Unless you are worried about the power supply or something, turn off time isn’t a big deal. Once a flash gets the connection between it’s two pins, it fires. The only issue would be it firing a second time if it got back to full charge and was still connected, but because of the short that most strobe firing systems use you would never charge the cap that much: the fire connection also shorts the cap across the power select resistor.

      • Quin says:

        Oh, I see what you mean now that I think about the schematic more. I was thinking of the transistor activating as the beam is broken, ‘switching on’ then. but it is actually ‘switching off’ when the light is broken.

        Never mind me, tekkieneet is right and I’m just not thinking well quite yet.

    • Matt Kane says:

      Yeah, it was only after I’d soldered it all together that I realised the opto was so slow. For any future design I’d use something like capacitive isolation. The transistor added very little, but you’re about right with around 20us overall lag. I measured it as more like 15us.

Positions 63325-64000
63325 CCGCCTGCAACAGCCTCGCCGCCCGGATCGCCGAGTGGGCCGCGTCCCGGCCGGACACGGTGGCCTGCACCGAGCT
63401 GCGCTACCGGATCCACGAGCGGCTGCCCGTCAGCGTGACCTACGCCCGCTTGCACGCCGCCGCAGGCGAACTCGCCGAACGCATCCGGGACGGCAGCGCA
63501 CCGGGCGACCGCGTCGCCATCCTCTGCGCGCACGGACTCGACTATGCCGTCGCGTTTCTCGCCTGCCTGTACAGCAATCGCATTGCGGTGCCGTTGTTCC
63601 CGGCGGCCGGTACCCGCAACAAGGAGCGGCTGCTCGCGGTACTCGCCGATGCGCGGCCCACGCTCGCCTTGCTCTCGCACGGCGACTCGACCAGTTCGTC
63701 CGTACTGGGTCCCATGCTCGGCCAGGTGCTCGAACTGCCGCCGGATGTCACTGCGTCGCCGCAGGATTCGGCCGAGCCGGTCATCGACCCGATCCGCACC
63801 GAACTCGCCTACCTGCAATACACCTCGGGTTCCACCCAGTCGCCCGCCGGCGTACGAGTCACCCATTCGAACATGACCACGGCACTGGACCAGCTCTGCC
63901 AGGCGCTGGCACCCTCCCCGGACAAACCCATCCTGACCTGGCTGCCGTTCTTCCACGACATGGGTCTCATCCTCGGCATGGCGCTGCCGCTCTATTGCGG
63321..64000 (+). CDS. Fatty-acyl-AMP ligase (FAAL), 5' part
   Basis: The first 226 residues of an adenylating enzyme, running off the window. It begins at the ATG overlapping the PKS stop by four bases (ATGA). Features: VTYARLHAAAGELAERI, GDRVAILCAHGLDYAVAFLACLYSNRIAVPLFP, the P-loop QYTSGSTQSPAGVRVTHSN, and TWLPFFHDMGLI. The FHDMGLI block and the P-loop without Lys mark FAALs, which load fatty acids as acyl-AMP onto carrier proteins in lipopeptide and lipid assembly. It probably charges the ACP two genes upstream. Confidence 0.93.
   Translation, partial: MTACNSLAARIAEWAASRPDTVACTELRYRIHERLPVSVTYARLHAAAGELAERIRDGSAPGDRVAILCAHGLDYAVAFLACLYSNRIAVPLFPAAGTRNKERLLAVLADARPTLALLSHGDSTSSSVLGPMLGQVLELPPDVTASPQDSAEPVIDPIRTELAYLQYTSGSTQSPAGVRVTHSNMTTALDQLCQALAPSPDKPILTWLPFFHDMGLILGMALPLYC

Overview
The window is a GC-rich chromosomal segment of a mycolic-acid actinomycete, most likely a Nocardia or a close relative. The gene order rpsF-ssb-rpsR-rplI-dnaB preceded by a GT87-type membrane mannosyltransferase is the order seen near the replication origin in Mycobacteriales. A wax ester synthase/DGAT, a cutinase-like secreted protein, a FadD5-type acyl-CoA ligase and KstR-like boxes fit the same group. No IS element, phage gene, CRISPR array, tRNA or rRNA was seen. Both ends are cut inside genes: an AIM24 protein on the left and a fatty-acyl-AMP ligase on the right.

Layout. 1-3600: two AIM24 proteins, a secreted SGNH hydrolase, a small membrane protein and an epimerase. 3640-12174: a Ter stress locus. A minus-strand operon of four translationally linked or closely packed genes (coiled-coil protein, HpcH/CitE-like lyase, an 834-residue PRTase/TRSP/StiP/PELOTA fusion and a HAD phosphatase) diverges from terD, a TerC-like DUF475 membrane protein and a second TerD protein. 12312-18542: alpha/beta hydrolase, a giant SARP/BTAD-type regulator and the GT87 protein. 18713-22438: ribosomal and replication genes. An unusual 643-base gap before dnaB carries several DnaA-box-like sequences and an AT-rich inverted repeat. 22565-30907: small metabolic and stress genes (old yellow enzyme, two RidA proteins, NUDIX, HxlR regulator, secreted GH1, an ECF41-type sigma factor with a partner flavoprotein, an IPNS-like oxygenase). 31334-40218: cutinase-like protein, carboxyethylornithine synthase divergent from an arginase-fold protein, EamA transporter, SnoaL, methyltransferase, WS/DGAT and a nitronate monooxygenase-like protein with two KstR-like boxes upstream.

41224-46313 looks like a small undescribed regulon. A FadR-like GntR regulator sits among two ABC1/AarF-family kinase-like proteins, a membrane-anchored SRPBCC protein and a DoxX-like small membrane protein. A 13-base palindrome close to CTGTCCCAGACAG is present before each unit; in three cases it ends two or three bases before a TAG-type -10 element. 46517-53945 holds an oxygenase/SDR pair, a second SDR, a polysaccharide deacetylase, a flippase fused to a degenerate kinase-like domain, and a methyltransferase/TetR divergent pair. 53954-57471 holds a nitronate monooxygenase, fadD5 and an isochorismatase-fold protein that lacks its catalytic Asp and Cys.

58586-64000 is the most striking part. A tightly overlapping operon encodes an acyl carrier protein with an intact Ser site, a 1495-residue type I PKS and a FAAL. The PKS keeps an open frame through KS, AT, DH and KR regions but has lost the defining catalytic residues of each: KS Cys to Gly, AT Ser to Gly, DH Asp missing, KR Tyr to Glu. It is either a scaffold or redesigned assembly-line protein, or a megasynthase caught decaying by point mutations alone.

3. nobody says:

    “Ideally we’d use a photodiode which is very fast, but also expensive.”
    Well, a 6ns response time photodiode is $0.47 at quantity one from Digikey. See http://www.digikey.com/product-detail/en/PD204-6C/1080-1140-ND/2675631
    The TEPT4400 is actually more expensive ($0.69 at qty 1). Photodiodes may be more expensive in the sense that a nice large area one in quantity may be $0.50 while a nice phototransistor is $0.10, but in small quantities it doesn’t really matter.

    • waltjwin says:

      Perfect analysis of parts cost, in this case.